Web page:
Flyers

Keith Jones' memento and what we forget from the Marathon on Ice

Keith Jones' memento and what we forget from the Marathon on Ice

Remember that time pizza played a huge role during a hockey game? I think it’s happened once: May 4, 2000, at Mellon Arena in Pittsburgh. 

The longest game in modern day NHL history clocked in at 152:01 (and that’s just game time), but what went on when that clock wasn’t counting has provided some of the more legendary game stories in the history of this league — stories you can hear on the Sports Uncovered: Marathon on Ice podcast.

By the end, I thought my knees were going to blow out on the ice, and then we scored two minutes later.

- Chris Therien 

What began with an Alex Kovalev goal in the first period ended seven periods later early the next morning with Keith Primeau scoring one of the most memorable goals in franchise history.

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Over the years, I’ve talked to several players involved in that 2-1 five-overtime win for the Flyers over the Penguins in Game 4 of the Eastern Conference semifinals. The consistent theme of those conversations is that former Flyers winger and current color analyst Keith Jones provided much of the comic relief, including walking through the locker room with a slice of pizza hanging out of his mouth sometime between one of the four completed overtime periods.

Over the last 20 years, stories have continued to emerge, each one more entertaining than the next, from stacks of pizza boxes outside the Flyers' locker room to running out of energy drinks to running short on clean laundry. One such story comes from the aforementioned "Jonesy," who played 46 shifts during this marathon on ice, and what he has to show for it — a plus-1 — occurred while he was skating to the bench to change shifts when Primeau scored the game-winner in the fifth overtime. It’s a point of pride for Jones, who has the box score framed and hanging in his house. 

When thinking back on this game, it’s almost as if it took place in a vacuum. It’s easy to forget this was the same Flyers playoff run that ended in the Eastern Conference Final with Scott Stevens sending Eric Lindros off the ice for the last time in a Flyers uniform with a devastating hit. Or that the low feeling in the East Final came on the heels of one of the most memorable wins in franchise history.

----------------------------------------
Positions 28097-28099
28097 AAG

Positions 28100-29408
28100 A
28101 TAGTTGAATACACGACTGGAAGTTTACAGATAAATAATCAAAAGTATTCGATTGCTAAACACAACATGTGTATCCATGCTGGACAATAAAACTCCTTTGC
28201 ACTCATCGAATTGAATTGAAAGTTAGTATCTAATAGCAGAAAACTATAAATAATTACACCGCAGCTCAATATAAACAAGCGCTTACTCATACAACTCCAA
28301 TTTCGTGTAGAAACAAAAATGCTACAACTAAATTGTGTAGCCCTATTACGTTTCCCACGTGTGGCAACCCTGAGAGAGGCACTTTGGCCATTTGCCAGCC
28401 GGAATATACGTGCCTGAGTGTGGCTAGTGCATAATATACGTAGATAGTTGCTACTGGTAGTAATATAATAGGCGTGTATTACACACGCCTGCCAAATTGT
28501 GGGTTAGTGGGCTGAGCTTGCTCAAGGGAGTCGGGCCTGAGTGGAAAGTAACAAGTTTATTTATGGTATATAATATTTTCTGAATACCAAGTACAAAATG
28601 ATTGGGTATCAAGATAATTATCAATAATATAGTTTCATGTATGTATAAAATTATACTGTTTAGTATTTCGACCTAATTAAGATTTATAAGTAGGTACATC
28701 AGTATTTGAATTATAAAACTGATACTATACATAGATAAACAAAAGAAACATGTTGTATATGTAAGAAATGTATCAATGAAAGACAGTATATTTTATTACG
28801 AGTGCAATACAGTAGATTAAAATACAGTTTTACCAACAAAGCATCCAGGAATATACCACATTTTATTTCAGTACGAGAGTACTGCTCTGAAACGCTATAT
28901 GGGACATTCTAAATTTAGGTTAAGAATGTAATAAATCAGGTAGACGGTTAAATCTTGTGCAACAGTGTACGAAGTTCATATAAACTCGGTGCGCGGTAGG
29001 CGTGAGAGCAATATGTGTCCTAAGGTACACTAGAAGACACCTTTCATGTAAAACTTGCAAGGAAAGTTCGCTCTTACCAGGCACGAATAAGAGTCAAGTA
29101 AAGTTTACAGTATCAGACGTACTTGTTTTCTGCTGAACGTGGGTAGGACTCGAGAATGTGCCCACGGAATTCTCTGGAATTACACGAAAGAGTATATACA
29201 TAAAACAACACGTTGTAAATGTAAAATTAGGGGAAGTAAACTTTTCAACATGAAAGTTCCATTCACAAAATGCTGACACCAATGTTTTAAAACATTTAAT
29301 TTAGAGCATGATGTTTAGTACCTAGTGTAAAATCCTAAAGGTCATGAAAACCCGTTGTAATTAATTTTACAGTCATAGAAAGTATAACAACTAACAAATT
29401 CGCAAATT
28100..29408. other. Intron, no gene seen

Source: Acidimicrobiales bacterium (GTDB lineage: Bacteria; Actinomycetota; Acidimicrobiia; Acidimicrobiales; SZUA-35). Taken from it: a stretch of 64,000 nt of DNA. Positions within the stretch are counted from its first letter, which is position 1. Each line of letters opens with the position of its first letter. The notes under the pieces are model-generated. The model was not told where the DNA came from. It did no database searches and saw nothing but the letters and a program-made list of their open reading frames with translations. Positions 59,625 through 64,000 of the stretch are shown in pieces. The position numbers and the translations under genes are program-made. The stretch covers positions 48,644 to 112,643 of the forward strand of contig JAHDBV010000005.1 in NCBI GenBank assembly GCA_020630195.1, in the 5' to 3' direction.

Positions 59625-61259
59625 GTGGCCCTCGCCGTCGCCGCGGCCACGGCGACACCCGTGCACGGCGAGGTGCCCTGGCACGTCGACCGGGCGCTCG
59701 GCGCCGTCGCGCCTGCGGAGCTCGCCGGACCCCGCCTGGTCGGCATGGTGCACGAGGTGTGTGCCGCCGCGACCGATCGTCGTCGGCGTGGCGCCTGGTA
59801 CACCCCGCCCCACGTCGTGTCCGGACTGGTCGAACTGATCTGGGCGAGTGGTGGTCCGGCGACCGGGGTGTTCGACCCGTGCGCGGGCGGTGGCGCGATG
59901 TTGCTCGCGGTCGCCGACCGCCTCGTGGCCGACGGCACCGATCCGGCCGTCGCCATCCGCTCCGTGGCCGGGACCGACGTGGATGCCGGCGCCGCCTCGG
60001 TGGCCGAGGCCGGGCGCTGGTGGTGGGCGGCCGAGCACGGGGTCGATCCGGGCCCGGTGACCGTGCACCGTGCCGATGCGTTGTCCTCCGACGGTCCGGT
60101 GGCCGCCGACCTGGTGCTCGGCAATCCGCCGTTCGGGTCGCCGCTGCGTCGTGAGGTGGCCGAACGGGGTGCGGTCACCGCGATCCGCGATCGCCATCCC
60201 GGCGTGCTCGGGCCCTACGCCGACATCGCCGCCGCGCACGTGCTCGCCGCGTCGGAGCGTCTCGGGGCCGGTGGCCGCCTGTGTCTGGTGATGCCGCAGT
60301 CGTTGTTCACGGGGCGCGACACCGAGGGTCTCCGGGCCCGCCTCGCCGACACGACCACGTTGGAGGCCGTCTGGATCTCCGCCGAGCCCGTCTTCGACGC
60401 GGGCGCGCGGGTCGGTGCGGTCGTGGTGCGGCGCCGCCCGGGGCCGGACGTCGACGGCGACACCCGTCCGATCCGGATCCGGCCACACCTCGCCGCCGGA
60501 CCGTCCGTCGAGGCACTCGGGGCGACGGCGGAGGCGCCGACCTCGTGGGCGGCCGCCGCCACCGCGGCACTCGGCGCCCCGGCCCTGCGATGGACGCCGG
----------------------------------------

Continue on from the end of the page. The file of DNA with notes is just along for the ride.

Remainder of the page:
It’s also easy to forget that the Flyers trailed this series to the Penguins, 2-0, losing the first two games on home ice before winning four straight, the second of which was the five-overtime marathon that changed the complexion of the whole series. This game only tied the series at 2-2, but talk to any of the Flyers players and they all agree — the series was over after the marathon on ice. You’ll get very little argument from the Pittsburgh side on that statement either.

This game was the series.    

Two decades later, you can’t mention this game to a Flyers player from that team without a big smile emerging on their face, followed by a few stories. Stories that will live on forever, much like the game that seemed like it would go on forever.

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More Marathon on Ice coverage

Flyers Talk podcast: NHL hub cities, free agency, more

Flyers Talk podcast: NHL hub cities, free agency, more

On the latest Flyers Talk podcast, NBC Sports Philadelphia's Katie Emmer and Jordan Hall analyze the team's decisions for free agency and the playoffs.

From roster talk to the latest on the 24-team tournament, let's dive in:

0:45 — The latest on where the Flyers might play

4:15 — July is much different this time around

7:00 — Will the Flyers re-sign Derek Grant and Justin Braun?

21:20 — Keep an eye on Morgan Frost